Now me, I’m often accused of taking life too seriously. I agree. I’ve tried to change, but my sense of humor is so dry it rivals Death Valley. I actually like the smell of a skunk. What does that say about my personality?


I’d like to plant a right hook to the jaw of the person who coined the phrase “life isn’t all fun and games.” And a left hook to whoever said “Don’t be funny.” I heard them all too often as a child. They’ve been self-fulfilling prophecies. Besides, when you’re pulling a knife out of your back—hey there, nice Bowie knife—where’s the humor in that?

Laughter reduces the levels of stress hormones and increases the happy hormones. It also helps one gain a better perspective of a negative situation. A humor writer I’m not, but I look for something to laugh about during a crisis, because if I don’t, more than my sense of humor ends up in Death Valley.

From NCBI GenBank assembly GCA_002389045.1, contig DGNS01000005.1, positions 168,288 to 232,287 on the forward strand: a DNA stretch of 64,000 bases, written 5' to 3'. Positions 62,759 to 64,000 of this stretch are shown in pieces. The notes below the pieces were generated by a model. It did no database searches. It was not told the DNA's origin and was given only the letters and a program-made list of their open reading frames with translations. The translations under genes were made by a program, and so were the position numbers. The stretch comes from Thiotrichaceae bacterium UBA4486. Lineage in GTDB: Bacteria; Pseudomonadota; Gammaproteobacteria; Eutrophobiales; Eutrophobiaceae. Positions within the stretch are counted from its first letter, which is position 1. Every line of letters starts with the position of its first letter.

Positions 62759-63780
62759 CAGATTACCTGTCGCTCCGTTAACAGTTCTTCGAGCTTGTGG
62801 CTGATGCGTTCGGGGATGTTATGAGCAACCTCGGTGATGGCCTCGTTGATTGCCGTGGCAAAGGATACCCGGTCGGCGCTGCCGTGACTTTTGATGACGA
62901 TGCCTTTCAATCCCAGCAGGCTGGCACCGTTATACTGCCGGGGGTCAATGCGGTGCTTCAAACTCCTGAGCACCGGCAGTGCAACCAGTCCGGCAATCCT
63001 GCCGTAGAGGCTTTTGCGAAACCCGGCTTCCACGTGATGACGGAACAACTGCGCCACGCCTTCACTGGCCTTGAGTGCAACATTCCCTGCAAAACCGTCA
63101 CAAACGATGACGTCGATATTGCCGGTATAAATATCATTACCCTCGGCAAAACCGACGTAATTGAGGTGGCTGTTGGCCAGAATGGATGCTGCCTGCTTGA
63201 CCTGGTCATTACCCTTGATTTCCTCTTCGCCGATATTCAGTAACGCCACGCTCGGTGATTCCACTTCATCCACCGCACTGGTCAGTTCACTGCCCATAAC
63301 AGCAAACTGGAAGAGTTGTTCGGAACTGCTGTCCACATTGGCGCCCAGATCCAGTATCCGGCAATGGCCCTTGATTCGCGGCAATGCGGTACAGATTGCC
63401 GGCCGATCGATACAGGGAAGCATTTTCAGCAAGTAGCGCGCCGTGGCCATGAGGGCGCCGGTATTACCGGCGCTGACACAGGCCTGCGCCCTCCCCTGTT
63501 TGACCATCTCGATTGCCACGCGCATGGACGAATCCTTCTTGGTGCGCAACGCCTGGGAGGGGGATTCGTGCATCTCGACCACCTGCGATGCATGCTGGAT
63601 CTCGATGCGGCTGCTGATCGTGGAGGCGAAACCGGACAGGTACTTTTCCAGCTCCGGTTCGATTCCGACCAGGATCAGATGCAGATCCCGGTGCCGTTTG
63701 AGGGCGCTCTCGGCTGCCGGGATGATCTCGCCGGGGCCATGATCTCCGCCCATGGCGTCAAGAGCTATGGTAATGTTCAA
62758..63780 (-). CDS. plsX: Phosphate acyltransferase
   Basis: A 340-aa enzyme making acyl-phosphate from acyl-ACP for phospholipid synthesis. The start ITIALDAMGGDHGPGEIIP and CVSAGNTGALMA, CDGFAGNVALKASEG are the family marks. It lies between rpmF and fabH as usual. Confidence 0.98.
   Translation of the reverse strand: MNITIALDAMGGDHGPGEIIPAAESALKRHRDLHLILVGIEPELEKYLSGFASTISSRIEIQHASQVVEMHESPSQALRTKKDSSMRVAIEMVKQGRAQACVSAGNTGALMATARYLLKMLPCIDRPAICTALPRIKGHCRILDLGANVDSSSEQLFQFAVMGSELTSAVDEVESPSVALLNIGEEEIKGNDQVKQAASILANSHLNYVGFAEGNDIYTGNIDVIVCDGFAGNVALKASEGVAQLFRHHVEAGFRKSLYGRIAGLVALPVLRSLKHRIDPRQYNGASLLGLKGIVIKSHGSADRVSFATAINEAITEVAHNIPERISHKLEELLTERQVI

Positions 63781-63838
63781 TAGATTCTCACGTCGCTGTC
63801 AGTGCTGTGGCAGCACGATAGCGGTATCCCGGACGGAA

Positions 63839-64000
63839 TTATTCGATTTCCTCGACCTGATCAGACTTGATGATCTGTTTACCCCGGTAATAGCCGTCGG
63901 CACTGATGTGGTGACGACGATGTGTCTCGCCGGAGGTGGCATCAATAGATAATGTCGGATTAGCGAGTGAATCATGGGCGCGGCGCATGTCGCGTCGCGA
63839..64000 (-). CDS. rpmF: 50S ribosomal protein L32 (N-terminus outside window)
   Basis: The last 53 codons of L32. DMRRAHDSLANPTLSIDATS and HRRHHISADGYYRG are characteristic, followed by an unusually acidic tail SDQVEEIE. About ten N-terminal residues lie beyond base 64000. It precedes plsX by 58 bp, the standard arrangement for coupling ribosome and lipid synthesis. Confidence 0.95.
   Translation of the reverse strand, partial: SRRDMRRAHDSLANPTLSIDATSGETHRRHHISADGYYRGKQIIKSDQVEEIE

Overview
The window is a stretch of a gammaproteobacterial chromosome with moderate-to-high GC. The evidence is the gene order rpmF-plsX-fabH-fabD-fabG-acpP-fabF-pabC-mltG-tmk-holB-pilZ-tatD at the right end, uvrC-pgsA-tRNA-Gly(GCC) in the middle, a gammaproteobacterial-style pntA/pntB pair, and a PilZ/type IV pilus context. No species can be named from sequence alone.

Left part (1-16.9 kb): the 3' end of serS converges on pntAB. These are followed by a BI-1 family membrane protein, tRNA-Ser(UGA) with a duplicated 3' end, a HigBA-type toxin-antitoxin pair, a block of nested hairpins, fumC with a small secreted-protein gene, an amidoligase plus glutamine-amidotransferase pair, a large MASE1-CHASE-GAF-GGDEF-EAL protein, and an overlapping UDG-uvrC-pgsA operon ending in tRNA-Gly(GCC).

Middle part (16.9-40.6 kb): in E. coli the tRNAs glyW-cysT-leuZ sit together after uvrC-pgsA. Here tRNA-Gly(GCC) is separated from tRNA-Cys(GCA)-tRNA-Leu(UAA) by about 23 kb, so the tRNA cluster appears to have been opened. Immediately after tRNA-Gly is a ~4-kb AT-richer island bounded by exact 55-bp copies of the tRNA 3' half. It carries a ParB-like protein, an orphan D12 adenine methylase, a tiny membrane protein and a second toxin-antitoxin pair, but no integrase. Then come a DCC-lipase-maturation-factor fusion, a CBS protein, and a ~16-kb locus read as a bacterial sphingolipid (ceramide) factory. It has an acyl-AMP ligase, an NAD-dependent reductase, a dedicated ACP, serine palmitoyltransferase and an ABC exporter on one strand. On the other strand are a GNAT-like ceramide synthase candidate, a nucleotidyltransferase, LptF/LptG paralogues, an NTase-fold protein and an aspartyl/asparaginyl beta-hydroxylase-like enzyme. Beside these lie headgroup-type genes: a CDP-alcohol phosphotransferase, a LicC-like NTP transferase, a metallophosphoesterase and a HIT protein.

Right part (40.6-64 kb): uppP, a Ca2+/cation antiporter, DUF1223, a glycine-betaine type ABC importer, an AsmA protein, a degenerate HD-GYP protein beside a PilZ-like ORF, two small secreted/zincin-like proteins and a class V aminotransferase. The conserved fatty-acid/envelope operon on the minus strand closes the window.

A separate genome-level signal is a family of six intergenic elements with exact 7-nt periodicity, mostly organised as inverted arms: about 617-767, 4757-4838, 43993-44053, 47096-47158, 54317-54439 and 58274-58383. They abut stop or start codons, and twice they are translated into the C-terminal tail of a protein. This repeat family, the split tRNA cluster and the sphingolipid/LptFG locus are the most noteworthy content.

There are two good things about things about the endless stream of forwarded emails I get: 1) It tells me people are thinking about me. That’s comforting. 2) They often provide a good belly laugh.

Are you getting enough laughter?

Debra L. Butterfield © 2010

Know Your Life Priorities

To avoid hamster days, know your life priorities. That begs the question “Do you know what your life priorities are?” What is important to you? What do you value the most? Below is an activity taken from Discovering Your Purpose by Ivy Haley that helped me tremendously. Here’s what to do with the list: In your first read through all five lines, crossing out those values you can live without. Now burrow through it again and cross out several more. Continue eliminating values until you have 5 left.

Accomplishment Adventure Affection Approval Challenge

Competition Family Freedom Health Financial Security

Independence Integrity Loyalty Order Relationships

Recognition Prestige Power Security Self-Acceptance

Spiritual Wealth Wisdom Pleasure Self-Development